constitution, the PSC has been moribund since 1989 but was 
re-inaugurated in November 2001, after passage of the Police 
Service Commission Act in June 2001.  Comprised of seven 
members including a Chairman, the PSC is explictly charged 
with sole authority for the appointment, promotion and 
discipline of all Police personnel except the Inspector 
General (who is appointed or dismissed by the President). 
The Commission must have representatives from key sectors of 
society: women; business, media, and human rights NGOs and 
must include retired senior judge and a retired senior police 
officer.  The Chairman and Commission members are appointed 
by the President for a term of five years and can only be 
removed by a two thirds vote of the National Assembly. 
6. (C) The members of the PSC appear eager to push the 
Commission's mandate for reform aggressively.  In discussions 
with emboffs, Chairman Okeke and members Ayo Obe (head of 
Civil Liberties Organization) and Aisha Abdulquadri (lecturer 
at University of Abuja) have  mapped out a rough plan to 
reform the behavior of the police and make them accountable 
to Nigeria society.  Answering only to the President, the 
group can oversee the Inspector General in a way the Minister 
of Police Affairs cannot.  According to Okeke, the President 
wants the new Commission to have real power as an agent of 
change and he has shown this trust by supporting Okeke's 
choices in firing Smith's Deputies and appointing new DIGs. 
Okeke and his fellow commissioners will next month be given 
their first budget with which they plan to build an agency 
with a staff of 300-400 in order to carry out its mandate 
Precariously Perched: The Police Affairs Minister 
--------------------------------------------- ---- 
7. (C) Bets are now on over how much longer Police Affairs 
Minister Steven Akiga - or his entire Ministry - will last.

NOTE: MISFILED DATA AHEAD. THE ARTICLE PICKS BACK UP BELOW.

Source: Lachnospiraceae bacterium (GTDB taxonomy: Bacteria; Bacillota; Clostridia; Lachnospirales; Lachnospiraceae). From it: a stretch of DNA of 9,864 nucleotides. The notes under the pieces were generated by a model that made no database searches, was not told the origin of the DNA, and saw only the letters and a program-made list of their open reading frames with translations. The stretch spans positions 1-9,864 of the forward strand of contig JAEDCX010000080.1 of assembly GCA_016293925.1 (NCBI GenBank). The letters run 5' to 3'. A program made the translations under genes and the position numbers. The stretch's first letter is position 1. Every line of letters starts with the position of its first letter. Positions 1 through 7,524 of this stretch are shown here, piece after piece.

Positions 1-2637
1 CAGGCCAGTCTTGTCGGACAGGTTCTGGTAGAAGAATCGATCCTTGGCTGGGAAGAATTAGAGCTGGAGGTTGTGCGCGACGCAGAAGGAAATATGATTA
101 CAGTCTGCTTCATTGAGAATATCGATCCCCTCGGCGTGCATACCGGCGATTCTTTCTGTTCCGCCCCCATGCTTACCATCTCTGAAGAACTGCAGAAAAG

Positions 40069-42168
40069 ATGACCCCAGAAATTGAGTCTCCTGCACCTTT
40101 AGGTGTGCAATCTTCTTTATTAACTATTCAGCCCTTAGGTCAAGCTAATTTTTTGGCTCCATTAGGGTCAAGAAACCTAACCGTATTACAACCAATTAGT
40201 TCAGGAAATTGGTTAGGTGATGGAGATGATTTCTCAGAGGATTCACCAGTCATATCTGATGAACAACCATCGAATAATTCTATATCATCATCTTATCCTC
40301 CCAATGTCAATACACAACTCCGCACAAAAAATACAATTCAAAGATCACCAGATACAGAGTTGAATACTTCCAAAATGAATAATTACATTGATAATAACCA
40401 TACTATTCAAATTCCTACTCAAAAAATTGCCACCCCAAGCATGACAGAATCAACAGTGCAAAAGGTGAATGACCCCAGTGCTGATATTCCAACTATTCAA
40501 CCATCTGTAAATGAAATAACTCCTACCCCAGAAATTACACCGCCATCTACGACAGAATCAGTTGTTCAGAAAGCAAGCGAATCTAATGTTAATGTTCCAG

Akiga performed poorly in responding to January 31-February 1 
police strike, showing little sensitivity to the real 
grievances of the striking rank- and-file and instead 
blasting them as "mutinous" and vowing to prosecute all who 
participated.  He was further discredited when his belated 
pledge to release one billion naira to cover immediate salary 
and allowance arrears was not realized.  According to some 
observers, Akiga feels threatened by the new PSC, which has 
well defined powers in contrast to his vaguely articulated 
mandate, which appears limited to some control over police 
budgets.  He has tried to control the PSC through access to 
budgets and access to the President, but is losing.  In a 
recent meeting with the President at which the PSC was 
discussing its start-up, the PSC Chairman noted that he had 
written the President a letter on an important matter.  Akiga 
(also present) itnerjected that all PSC correspondence to the 
President should go through him.  According to PSC members, 
the President scolded Akiga, "Shut up! He can write me 
directly."  Chairman Okeke reportedly then offered Akiga a 
copy of the PSC Act so that he could determine the 
Commission's authority. 
Talking Tough in Lagos 
8.(SBU) Balogun made a symbolic March 10-11 pilgrimage to 
Lagos, the city whose name is synonymous with rampant crime. 
He visited various police formations, promoted eight 
policemen (among them a constable promoted to corporal, 
ostensibly for exhibiting courage in asking the new IG a 
question), and unveiled his agenda to reform the police and 
tackle insecurity.  His pep talk -- widely reported in most 
Nigerian dailies -- included promises to review the condition